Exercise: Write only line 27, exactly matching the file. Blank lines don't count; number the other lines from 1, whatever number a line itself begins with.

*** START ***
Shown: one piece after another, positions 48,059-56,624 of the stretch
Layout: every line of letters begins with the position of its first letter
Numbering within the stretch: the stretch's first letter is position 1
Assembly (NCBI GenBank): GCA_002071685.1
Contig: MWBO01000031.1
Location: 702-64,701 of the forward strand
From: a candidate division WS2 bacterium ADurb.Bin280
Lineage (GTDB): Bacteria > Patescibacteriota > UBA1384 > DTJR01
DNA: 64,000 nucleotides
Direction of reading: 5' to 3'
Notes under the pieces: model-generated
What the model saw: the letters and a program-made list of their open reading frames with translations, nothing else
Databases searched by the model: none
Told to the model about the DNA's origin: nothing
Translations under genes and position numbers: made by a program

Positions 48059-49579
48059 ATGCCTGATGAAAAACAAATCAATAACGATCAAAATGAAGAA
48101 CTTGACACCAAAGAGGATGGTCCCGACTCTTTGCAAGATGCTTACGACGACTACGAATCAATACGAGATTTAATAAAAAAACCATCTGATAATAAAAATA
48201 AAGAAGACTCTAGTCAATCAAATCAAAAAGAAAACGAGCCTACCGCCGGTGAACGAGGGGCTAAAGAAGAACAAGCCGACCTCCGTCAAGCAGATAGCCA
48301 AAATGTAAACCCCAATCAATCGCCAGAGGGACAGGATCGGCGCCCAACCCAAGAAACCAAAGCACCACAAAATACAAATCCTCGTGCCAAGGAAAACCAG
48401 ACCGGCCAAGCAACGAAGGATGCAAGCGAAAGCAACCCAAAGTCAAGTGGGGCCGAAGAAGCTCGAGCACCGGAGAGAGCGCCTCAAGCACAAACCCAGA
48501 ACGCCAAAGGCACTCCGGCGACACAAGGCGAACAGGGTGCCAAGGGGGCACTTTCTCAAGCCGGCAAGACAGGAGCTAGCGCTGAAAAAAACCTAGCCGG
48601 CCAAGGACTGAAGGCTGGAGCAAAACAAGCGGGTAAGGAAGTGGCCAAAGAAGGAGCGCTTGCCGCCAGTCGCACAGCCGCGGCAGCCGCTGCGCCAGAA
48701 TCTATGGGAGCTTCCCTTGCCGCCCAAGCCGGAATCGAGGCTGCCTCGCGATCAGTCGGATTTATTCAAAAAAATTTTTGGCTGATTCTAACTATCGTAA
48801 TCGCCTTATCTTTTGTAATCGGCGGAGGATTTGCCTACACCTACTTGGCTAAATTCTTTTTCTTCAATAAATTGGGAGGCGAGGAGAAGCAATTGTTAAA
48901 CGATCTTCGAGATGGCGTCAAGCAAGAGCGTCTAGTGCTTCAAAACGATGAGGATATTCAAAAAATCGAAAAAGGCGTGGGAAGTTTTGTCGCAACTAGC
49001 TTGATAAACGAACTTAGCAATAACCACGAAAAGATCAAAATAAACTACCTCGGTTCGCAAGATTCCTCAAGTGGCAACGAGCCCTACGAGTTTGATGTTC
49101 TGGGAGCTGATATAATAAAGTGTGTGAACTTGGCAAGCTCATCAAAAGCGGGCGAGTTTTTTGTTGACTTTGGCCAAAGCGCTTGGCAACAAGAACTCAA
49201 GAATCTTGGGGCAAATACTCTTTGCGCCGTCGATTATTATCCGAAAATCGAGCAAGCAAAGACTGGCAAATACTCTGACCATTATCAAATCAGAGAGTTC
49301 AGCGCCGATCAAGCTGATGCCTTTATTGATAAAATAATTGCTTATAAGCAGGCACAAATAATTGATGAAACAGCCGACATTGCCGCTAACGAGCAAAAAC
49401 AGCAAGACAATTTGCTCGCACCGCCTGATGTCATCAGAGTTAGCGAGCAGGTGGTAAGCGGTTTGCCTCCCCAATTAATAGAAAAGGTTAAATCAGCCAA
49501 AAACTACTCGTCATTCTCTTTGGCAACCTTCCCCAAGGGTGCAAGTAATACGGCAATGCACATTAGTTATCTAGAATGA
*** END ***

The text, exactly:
49001 TTGATAAACGAACTTAGCAATAACCACGAAAAGATCAAAATAAACTACCTCGGTTCGCAAGATTCCTCAAGTGGCAACGAGCCCTACGAGTTTGATGTTC